How to create a compelling email newsletter
Email marketing campaigns are one of the most effective ways to keep customers coming back to your website. Emails are also a cost-effective way to keep in closer contact with customers and build brand awareness and loyalty. There's a simple reason why - emails let you talk to your customers long after they have left your site and moved on to other things.
What follows is a selection of best practice ideas from email marketing veterans at companies of all sizes.
Create a Compelling Email Newsletter and Send it Regularly
Small businesses are using a variety of ideas to develop interesting, useful and fun email marketing campaigns. Many businesses lay out their emails as newsletters and market them as such. This format can give a friendlier feel and do a better job of building the customer relationship. Good newsletters feature any or all of the following:
Special offers and prices
Clever, unique information. This can transform your message from a simple sales pitch to a resource which your customers will find genuinely useful
Reasons to come back to your website. Tease customers with hints about new information on your site, using the email to entice them back
Advice about new products and services. Use the opportunity to get your reader excited about new developments
Personality. The more your company has a personality which comes alive in its emails, the more chance you have of clients buying in to your offer
There's plenty more excellent advice on structuring your newsletter here.
Market it Well
Too many businesses market their newsletters by saying nothing more than "join our email list." It's hard to imagine that thousands of people will sign up with so little to persuade them. Here are some of the tactics to encourage people to join your mailing list:
Tell your customers and prospects what valuable information or offers they'll get. It sounds ridiculously simple, but often businesses forget to set out their stall properly. You wouldn't sign up to a service without knowing what it entailed; newsletters are just the same.
Include links to prior newsletters. Consider putting links to old newsletters on your website so people can see what they'll be getting.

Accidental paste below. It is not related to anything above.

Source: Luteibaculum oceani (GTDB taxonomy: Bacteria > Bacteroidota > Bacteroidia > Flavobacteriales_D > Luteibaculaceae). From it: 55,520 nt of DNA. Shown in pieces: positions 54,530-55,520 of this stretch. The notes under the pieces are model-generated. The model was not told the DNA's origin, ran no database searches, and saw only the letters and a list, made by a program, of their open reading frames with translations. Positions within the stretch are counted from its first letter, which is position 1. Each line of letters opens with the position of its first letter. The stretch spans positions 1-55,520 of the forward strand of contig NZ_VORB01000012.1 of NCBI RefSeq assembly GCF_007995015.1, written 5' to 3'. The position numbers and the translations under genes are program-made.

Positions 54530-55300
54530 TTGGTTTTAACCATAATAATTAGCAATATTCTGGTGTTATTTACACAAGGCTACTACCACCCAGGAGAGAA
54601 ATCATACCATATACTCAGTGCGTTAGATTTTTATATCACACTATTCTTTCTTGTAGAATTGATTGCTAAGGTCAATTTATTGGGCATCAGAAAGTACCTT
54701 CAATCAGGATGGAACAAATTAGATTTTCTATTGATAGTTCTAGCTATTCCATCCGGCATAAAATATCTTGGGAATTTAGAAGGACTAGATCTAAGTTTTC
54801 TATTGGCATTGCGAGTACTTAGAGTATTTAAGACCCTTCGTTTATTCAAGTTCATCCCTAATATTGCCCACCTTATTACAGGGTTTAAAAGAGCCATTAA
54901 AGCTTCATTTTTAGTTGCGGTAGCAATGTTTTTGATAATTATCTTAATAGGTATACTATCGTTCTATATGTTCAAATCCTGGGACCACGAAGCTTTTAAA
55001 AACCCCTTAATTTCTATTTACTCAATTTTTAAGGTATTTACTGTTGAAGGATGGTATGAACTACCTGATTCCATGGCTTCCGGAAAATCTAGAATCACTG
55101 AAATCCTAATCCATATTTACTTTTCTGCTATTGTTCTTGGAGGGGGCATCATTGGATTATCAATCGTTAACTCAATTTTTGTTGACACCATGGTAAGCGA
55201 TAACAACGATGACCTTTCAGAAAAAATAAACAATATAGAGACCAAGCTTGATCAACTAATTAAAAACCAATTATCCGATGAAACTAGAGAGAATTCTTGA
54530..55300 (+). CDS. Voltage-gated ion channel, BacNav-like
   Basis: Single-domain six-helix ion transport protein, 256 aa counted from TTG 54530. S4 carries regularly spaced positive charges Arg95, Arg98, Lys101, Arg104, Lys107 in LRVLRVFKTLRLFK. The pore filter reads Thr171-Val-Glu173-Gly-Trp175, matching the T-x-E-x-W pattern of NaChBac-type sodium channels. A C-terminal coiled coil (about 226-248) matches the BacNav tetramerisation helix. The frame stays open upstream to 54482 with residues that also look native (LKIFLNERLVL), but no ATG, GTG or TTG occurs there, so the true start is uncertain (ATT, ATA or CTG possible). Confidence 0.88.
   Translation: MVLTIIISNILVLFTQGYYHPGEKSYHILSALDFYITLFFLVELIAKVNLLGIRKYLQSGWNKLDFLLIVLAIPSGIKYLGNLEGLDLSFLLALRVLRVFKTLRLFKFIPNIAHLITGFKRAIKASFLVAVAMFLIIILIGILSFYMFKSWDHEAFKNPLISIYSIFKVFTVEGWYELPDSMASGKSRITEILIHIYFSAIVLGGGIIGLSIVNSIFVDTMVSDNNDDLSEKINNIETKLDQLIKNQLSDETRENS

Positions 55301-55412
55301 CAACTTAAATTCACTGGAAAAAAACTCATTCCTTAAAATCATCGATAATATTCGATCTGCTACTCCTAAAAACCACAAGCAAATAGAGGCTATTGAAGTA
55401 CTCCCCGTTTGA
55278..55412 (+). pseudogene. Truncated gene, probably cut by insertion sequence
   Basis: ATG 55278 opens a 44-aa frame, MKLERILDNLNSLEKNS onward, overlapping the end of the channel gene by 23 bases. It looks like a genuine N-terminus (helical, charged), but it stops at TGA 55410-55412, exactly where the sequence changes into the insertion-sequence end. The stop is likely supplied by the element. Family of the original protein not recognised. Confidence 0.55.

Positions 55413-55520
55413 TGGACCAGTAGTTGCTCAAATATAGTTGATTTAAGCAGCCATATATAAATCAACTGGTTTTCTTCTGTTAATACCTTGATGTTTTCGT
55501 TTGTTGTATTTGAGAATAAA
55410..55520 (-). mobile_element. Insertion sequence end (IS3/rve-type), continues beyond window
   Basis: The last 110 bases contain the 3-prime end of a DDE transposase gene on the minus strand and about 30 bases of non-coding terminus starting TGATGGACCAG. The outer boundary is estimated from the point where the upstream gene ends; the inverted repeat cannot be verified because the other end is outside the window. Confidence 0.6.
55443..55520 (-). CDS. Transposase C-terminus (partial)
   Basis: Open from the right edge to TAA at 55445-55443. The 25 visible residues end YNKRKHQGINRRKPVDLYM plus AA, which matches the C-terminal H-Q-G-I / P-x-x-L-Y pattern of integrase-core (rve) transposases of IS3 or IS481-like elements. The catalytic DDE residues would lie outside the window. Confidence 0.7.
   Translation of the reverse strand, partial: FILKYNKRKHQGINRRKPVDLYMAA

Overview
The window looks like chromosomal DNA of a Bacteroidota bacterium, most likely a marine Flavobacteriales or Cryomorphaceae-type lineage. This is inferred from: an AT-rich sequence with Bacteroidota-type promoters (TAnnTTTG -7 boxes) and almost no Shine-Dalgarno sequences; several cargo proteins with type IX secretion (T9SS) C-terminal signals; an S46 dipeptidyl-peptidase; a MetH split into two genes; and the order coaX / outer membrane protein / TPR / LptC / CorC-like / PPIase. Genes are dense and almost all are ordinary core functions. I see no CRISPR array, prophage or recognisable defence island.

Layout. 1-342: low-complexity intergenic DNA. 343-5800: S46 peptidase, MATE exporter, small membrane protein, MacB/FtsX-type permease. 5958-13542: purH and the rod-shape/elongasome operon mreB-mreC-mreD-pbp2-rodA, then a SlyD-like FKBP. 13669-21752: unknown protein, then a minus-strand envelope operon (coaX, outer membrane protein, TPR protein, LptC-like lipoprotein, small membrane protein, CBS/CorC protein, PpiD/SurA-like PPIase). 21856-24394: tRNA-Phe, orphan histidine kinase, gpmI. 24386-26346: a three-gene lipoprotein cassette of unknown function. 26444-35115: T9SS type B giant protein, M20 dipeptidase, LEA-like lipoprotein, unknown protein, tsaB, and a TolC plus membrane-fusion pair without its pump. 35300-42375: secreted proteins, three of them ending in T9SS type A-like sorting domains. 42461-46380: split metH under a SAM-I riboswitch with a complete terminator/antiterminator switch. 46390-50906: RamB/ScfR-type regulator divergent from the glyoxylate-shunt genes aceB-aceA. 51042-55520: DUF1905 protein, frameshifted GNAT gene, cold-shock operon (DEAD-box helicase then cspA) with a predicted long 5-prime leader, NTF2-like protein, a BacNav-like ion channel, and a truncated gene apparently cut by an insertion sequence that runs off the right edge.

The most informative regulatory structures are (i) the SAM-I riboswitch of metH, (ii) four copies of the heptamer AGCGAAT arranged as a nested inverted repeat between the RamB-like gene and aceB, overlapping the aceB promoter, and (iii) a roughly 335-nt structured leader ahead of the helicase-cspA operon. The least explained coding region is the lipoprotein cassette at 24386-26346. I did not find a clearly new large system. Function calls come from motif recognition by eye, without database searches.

Give customers and prospects plenty of chances to join. Put invitations to join your email list all over your website. Make sure there is an invitation on the front page. When a customer has entered an email address for any other reason (e.g. placing an order), have a box allowing them to join your email newsletter with just one click.
Make it easy to join your list by limiting demographic questions. Each question you ask will reduce the number of people who sign up. It's a difficult trade-off because demographic information can help you target messages better. The ideal solution is to limit the number of questions you ask during the sign-up process, but follow up with questions in a later email once your readers are comfortable with the service. Many firms offer customers special rewards such as discounts for sharing their personal information. However, customising messages based on demographics requires a fairly sophisticated email list service, so you may want to keep the questions during the sign-up to a bare minimum to increase your list.
Sign people up offline. Have a place in your storefront or office where people can write their email address and join.
Welcome them with the most recent newsletter. Each time a new customer joins your list send a welcome email that includes the most recent newsletter. Most list management services can be set up to do this automatically.
To HTML Or Not to HTML?
Should you create your email newsletter as HTML or as plain text? Most list services allow you to send HTML messages, enabling you to add graphics and use multiple fonts, so it will look more like a professionally printed publication. The downside to HTML is that it can annoy customers and take forever to download, especially over slow modems; plus it can be time consuming to create an HTML newsletter.
But the upside is compelling. The visual possibilities with HTML can make newsletters more pleasing to the eye and much easier to scan. They can make you look more professional. The ideal solution is to offer both. Some email services can identify the customer's email program and send HTML or plain text messages accordingly. Alternatively, you can offer customers a choice. If you find it too time and resource intensive to offer both, start with text and graduate to HTML as your list expands.